Nasal carriage of common bacterial pathogens among healthy children of proximal residence to dumpsites

Paper Details

Research Paper 01/08/2018
Views (282) Download (9)
current_issue_feature_image
publication_file

Nasal carriage of common bacterial pathogens among healthy children of proximal residence to dumpsites

Leonell Albert L. Quitos, Lucilyn L. Maratas
Int. J. Biosci.13( 2), 36-41, August 2018.
Certificate: IJB 2018 [Generate Certificate]

Abstract

The human nasal microbiota plays an important role in the health of the hosts including the proper functioning of the immune system, nutrition and resistance to infections. This study was conducted to gain knowledge on the nasal microbiota of healthy children who are constantly exposed to open dumps. Nasal swab cultures were taken from 124 healthy asymptomatic children with mean age of 7.7 years, who were living near open dumpsites. There was an average of 142 colony forming units per swab (CFU/swab) from all nasal swab culture plates. The isolated bacterial strains were characterized by colonial, cellular and morphological properties and were subjected to series of biochemical tests. These are the presumptively identified isolates from the nasal swab cultures, in which some are potentially pathogenic: Staphylococcus aureus (69), Mycobacterium sp. (37), Corynebacterium sp. (26), Lactobacillus sp. (22), Bacillus sp. (21), coagulase negative staphylococci (7), E. coli (1) and G- non E. coli (3).

VIEWS 12

Agarwal R. 2004. Children: Hidden Population Under Threat. Regional Health Forum 7, 1.

Bomar L, Brugger SD, Lemon KP. 2018. Bacterial microbiota of the nasal passages across the span of human life. Current Opinion in Microbiology 41, 8–14. https://doi.org/10.1016/j.mib.2017.10.023.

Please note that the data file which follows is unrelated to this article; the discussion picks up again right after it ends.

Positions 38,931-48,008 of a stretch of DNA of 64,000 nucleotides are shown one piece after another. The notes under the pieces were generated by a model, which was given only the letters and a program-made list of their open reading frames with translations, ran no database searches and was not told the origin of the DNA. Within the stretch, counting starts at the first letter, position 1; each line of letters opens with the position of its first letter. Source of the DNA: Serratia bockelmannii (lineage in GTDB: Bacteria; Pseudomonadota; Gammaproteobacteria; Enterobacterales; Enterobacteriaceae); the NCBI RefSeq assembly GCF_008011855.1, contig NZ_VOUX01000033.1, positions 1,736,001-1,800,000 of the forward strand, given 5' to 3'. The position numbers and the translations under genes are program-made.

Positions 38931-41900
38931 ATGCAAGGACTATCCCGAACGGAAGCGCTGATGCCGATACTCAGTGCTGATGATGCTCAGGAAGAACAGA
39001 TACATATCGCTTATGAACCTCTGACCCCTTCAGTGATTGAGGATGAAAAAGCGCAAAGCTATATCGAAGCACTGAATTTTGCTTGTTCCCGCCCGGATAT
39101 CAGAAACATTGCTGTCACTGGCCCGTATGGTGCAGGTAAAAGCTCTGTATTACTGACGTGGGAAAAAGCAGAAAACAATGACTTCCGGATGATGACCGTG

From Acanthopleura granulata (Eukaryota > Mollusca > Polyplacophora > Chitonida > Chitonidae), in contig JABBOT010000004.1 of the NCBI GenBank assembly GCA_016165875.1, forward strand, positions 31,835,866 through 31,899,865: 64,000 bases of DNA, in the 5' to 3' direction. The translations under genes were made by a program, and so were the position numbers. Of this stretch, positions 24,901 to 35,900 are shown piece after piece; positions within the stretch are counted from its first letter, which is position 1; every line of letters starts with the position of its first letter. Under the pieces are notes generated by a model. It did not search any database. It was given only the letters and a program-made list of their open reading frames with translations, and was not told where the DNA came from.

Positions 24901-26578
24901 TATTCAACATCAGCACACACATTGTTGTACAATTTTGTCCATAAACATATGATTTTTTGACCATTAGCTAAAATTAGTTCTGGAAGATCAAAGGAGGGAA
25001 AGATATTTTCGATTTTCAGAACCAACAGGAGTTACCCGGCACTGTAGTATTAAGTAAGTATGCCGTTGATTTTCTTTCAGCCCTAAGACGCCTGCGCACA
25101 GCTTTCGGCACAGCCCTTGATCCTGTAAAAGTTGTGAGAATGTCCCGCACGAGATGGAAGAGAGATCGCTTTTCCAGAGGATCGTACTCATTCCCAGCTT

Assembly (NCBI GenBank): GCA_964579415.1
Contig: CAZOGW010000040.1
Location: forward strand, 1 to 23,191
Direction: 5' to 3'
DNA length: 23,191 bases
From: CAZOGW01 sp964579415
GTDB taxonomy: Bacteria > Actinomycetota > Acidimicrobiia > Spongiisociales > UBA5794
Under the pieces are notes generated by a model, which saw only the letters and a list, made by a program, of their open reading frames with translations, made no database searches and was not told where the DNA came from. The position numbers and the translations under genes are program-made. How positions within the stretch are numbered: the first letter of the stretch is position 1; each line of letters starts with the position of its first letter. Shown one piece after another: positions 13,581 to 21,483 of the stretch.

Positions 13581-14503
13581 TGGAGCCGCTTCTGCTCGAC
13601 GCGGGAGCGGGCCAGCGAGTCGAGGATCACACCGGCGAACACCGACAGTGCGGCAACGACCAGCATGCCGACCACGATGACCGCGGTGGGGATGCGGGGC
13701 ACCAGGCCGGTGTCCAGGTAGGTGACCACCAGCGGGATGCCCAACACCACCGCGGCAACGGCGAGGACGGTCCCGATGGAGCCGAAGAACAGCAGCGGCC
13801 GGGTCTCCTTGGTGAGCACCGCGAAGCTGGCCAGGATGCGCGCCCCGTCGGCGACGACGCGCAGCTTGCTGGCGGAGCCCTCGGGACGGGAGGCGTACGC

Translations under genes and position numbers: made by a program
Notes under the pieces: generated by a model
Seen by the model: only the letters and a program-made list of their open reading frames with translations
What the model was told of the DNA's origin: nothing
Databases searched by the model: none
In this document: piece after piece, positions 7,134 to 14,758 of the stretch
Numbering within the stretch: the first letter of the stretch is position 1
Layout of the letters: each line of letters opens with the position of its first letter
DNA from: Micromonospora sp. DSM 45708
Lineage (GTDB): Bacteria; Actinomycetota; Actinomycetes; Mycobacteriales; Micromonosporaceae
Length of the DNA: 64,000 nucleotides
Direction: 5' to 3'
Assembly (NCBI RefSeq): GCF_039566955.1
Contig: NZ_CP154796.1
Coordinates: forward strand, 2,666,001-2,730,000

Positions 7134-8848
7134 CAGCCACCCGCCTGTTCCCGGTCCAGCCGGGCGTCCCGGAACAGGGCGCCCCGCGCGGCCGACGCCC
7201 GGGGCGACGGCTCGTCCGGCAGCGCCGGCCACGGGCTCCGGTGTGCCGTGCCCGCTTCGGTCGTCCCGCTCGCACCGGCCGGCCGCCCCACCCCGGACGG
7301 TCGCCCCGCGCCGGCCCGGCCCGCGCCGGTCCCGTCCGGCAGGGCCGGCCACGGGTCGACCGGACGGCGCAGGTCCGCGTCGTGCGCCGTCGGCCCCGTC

Gluck U, Gebbers JO. 2003. Ingested probiotics reduce nasal colonization with pathogenic bacteria (Staphylococcus aureus, Streptococcus pneumoniae, and β-hemolytic streptococci). American Journal of Clinical Nutrition 7(2), 517-520.

Hunt C. 1996. Child waste pickers of India: the occupation and its health risks. Environment and Urbanization 8(2), 111-118.

Kardar SS. 2005. Antibiotic Resistance: New Approaches to a Historical Problem. American Institute of Biological Sciences. http://www.actionbioscience.org/biotechnology/kardar.html

Kuehnert MJ, Kruszon-Moran D, Hill HA, McQuillan G, McAllister SK, Fosheim G, McDougal LK, Chaitram J, Jensen B, Fridkin SK, Killgore G, Tenover FC. 2006. Prevalence of Staphylococcus aureus Nasal Colonization in United States, 2001-2002. Journal of Infectious Diseases 193(2), 172-179.

Lewis R. 2003. The Rise of Antibiotic-Resistant Infections. United States of America  Food and Drug Administration.  https://pdfs.semanticscholar.org/1332/a1f21271ebfdc97543b16881f183f338afb7.pdf

Todar K. 2002. The Bacterial Flora of Humans. Todar’s Online Textbook of Bacteriology. http://textbookofbacteriology.net/normalflora.html

Uehara Y, Nakama H, Agematsu K, Uchida M, Kawakami Y, Abdul Fattah AS, Maruchi N. 2000. Bacterial interference among nasal inhabitants: eradication of Staphylococcus aureus from nasal cavities by artificial implantation of Corynebacterium sp. 44(2), 127-133.